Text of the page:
* From Gov. Bruce Rauner’s e-mail to state employees yesterday…
Our lawyers are working hard to ensure that all employees will be paid on their scheduled pay dates. The precedent already exists. This is the right thing to do and I will work with union leaders to fight any legal attempts to overturn existing precedent.
* But take a look at this summary of AFSCME’s 2007 suit to force the state to make payroll. It was posted by the SJ-R back in the day. Click here or on the pic for a larger version…
“The Agreed Order was not precedent for any other lawsuit, issue or claim.”
Indeed, as I recall, the Christian County judge told the union not to come back to him ever again. And two years later, in 2009, when AFSCME tried again to force the state to issue pay checks, it did so in St. Clair County.
* The issue in 2007 was the state’s problems complying with the federal Fair Labor Standards Act. Comptroller Dan Hynes and the union argued that state agencies simply did not have the time to figure out who was eligible to receive federal minimum wages under the FLSA.
In 2009, Comptroller Hynes issued a memo to all state agency fiscal officers telling them that they needed to make contingency preparations in case appropriations weren’t approved. The governor’s office balked because of this particular language…
In addition to the traditional certification required by Section 9.03 of the State Finance Act (30 ILCS 105/9.03), the Office of the Comptroller will require additional certification to accompany each FLSA payroll voucher certifying that lawful expenditure authority for the voucher exists in the absence of appropriations. The certification shall be signed and dated by the agency’s chief executive officer, the chief legal counsel, and the chief fiscal officer. The certification shall be as follows:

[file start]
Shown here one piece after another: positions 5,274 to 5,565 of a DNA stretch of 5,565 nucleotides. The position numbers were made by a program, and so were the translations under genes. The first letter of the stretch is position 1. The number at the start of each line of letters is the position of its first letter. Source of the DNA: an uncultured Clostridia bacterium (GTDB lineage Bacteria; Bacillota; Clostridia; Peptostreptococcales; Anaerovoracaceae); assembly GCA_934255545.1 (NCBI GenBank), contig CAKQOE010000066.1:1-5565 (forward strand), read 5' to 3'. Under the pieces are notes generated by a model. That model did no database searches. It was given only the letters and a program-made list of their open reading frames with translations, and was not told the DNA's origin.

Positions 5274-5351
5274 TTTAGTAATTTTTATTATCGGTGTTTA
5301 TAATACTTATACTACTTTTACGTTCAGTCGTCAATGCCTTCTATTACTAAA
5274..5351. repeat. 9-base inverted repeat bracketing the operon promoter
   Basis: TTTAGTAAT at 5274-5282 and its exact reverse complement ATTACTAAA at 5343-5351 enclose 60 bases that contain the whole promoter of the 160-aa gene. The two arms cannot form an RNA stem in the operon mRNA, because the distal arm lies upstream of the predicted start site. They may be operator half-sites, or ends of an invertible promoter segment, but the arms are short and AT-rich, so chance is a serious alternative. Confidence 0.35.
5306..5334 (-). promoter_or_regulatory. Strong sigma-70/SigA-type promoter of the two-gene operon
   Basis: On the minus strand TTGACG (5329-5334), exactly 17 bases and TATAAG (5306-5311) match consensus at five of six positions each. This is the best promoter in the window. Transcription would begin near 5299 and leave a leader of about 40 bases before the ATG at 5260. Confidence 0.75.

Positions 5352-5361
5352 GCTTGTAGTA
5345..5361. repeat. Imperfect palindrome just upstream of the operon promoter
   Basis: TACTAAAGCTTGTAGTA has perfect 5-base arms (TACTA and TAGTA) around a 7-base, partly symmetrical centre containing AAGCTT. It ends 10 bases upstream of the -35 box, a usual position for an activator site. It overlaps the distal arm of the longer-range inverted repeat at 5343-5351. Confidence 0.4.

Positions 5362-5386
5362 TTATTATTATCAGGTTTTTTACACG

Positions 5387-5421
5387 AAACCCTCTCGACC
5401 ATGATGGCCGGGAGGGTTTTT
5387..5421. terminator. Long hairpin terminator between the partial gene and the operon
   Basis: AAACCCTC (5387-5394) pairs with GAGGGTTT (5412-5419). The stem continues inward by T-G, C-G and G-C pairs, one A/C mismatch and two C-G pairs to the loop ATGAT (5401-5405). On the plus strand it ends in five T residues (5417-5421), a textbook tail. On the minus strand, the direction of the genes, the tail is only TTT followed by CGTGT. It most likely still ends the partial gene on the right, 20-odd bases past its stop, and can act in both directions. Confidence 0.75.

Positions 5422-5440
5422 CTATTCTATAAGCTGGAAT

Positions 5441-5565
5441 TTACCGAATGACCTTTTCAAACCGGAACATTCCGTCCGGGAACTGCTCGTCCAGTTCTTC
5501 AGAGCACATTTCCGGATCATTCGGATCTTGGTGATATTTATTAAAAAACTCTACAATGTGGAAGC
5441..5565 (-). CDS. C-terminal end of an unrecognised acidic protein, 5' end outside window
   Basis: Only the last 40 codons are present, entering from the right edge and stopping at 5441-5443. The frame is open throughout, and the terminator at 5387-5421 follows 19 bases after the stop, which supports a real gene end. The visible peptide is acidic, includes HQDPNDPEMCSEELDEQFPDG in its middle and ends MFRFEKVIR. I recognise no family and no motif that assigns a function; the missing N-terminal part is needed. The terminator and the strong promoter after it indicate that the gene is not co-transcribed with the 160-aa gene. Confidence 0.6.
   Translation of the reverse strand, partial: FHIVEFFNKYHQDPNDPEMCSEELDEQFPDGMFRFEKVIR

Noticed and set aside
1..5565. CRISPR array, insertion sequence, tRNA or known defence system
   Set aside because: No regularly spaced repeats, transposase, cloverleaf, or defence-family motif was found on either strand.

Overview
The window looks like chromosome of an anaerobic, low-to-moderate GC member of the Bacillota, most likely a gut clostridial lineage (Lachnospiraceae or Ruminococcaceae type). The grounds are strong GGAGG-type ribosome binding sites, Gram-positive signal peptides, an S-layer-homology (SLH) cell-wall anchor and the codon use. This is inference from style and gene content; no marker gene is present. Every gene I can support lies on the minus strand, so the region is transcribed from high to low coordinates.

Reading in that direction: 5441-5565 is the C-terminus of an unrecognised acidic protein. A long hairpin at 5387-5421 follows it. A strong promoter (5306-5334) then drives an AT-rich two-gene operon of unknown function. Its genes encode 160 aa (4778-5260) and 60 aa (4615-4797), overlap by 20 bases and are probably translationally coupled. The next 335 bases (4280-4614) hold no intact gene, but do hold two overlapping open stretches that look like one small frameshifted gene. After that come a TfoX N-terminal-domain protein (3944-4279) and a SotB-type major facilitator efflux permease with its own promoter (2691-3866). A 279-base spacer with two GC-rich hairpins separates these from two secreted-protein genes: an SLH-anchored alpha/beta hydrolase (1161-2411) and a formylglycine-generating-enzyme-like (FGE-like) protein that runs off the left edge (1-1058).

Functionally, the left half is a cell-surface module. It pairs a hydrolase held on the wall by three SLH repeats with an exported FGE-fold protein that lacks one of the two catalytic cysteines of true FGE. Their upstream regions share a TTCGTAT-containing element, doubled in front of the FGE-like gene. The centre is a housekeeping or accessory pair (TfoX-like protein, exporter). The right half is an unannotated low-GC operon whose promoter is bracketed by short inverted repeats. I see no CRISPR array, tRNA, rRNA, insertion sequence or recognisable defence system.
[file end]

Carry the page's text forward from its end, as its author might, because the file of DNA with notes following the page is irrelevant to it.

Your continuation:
“I certify, based upon review of applicable law and facts, that lawful expenditure authority exists for the attached voucher(s).”
This additional certification will ensure the proper identification and timely processing of lawful payments. Please be reminded that knowingly and intentionally executing a false certification under Section 9.03 of the State Finance Act shall result in removal from office if done by an officer or discharge if done by an employee (30 ILCS 105/9.06). [Emphasis added.]
The suit was rendered moot when the budget was passed.
* This time around, Attorney General Madigan warned the administration that it needed to start working on this certification process. That warning tipped the governor’s office that Madigan was prepared to oppose AFSCME’s suit like she did in 2009. And that resulted in Rauner’s e-mail yesterday standing in solidarity with AFSCME.
* But that’s pretty much just pure posturing. From the Illinois Constitution…
The General Assembly by law shall make appropriations for all expenditures of public funds by the State. […]
The State… shall incur obligations for payment or make payments from public funds only as authorized by law or ordinance.
Yesterday’s announcement by AG Madigan that she would oppose AFSCME’s suit also included this precedent that strongly argues against the governor’s stance…
The Illinois Appellate Court has specifically addressed the issue of whether the State can pay employees in the absence of a budget. During the budget impasse in 1991, a number of State employee unions sued the Comptroller and asked the court to issue an order compelling the Comptroller to issue paychecks due on July 15. In AFSCME v. Netsch, 216 III. App. 3d 566, 568 (4th Dist. 1991), the court held that the Comptroller could not pay State employees in the absence of an appropriation and “any attempt by the comptroller to issue the funds in the absence of an appropriation bill signed into law by the governor would create obvious problems under the separation-of-powers doctrine.” The Netsch court determined that an appropriation was necessary “to prevent government operations from being brought to a complete stop.” Id. at 568-69 (citing People ex rel. Kirk v. Lindberg, 59 III. 2d 38, 42-43 (1974)).
…Adding… A commenter pointed to a Daily Herald editorial posted here in 2007…
Budget? We ain’t got no budget. We don’t need no budget.
That, with all apologies to the Treasure of the Sierra Madre, sums up Gov. Rod Blagojevich’s view on whether state spending should continue even though Illinois has no budget.
On Tuesday, Blagojevich suggested state Comptroller Dan Hynes keep writing checks regardless of the budget situation, saying the state continues to collect money and it should all work out in the end.
“Refusing to pay state employees for their hard work is tantamount to shutting state government down,” Blagojevich said in a letter to Hynes.
You gotta wonder where the Rauner-leaning editorial boards are gonna land on this one. I’m figuring they’ll just ignore the whole thing.